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Lord Shore of Stepney: My Lords, perhaps I may--

Lord Grenfell: My Lords, is my noble friend aware--

Noble Lords: Order!

Lord Williams of Mostyn: My Lords, the feeling seems to be that we should hear from the noble Lord, Lord Shore.

Lord Shore of Stepney: My Lords, I congratulate my noble friend on the wisdom and common sense of his reply. Will he please communicate to the Governor of the European Central Bank similar advice to that

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which he has given in responding to that question today? If he did, would there not be just a chance that the euro might begin to stabilise?

Lord McIntosh of Haringey: My Lords, I am grateful for that unusual compliment from my noble friend Lord Shore. I am not sure quite what advice he is asking that I should give to the Governor of the European Central Bank, particularly as we are not among his subjects, so to speak. My noble friend will know, as the House will know, that the intervention which took place in September was not the initiative of the European Central Bank but of G7, including the Bank of Japan and the Federal Reserve Bank.

Lord Newby: My Lords, does the Minister agree that the real lesson of the intervention is that the UK is now a bit player in world monetary affairs, that the decisions on intervention in support of the euro were in essence taken by the US, the Japanese and the EU, and that the Bank of England tagged along meekly behind, after the real discussions had taken place and the real decisions had been taken? Is that not the real lesson of being outside the euro-zone?

Lord McIntosh of Haringey: My Lords, the noble Lord is clearly more privy to the internal discussions within G7 than I am. It is a matter of fact that our participation in the intervention in September was relatively small in comparison with that of other countries, but I cannot accept any of the noble Lord's further speculation.

Lord Grenfell: My Lords, is my noble friend aware how we on these Benches would have been most fearful for the continuation of his genial, authoritative and reassuring presence on the Front Bench if he had uncharacteristically confounded the House by seeking to satisfy the noble Lord, Lord Willoughby de Broke, on the substance of his Question?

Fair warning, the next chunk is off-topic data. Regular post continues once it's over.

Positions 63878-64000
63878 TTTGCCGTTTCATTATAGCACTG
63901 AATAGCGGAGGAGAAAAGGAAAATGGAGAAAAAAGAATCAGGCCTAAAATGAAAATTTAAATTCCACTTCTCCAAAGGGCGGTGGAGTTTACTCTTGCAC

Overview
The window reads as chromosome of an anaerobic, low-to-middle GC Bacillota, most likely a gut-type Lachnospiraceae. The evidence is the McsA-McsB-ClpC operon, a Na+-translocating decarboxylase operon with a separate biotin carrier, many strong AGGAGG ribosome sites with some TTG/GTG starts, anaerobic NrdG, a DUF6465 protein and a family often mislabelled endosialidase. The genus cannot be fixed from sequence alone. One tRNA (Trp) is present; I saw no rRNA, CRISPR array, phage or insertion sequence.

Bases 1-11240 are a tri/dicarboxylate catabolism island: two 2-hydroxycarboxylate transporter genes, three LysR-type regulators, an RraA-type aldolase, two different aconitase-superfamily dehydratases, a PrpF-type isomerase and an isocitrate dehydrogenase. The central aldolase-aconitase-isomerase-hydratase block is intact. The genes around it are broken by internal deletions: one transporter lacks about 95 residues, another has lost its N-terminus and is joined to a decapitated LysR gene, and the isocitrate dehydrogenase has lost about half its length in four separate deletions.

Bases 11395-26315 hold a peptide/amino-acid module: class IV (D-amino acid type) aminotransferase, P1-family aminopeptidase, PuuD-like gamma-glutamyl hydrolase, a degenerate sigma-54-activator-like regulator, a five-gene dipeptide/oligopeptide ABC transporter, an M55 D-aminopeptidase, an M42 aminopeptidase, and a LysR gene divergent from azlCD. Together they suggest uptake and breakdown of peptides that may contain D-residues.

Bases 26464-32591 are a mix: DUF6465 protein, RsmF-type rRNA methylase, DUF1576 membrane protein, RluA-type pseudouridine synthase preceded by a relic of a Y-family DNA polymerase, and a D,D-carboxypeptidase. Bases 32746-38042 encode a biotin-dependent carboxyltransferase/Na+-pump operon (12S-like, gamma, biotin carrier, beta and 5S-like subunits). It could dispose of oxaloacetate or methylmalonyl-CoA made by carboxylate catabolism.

Lord McIntosh of Haringey: My Lords, I do not think that the noble Lord, Lord Willoughby, expected an answer to his Question in the terms in which it was couched. We all recognise that euro-sceptics around the House seek a variety of opportunities to discuss their antagonism or support for the euro. The House is none the poorer for that.

Lord Saatchi: My Lords, if the Minister does not want to deal directly with my noble friend's Question, perhaps I may ask him to cast back his mind to 9th October, which was the day that he performed his extraordinary volte-face on the subject of intervention in the foreign exchange markets to support the euro. I remind him of what he said. He justified the 180 degree U-turn in the Government's position by saying:


    "Circumstances change and we change with them; if we did not we would be very foolish".--[Official Report, 9/10/00; col. 4.]

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Does the Minister agree that that kind of unreliability and change of mind is what in the end causes the public to lose faith in politicians of all kinds?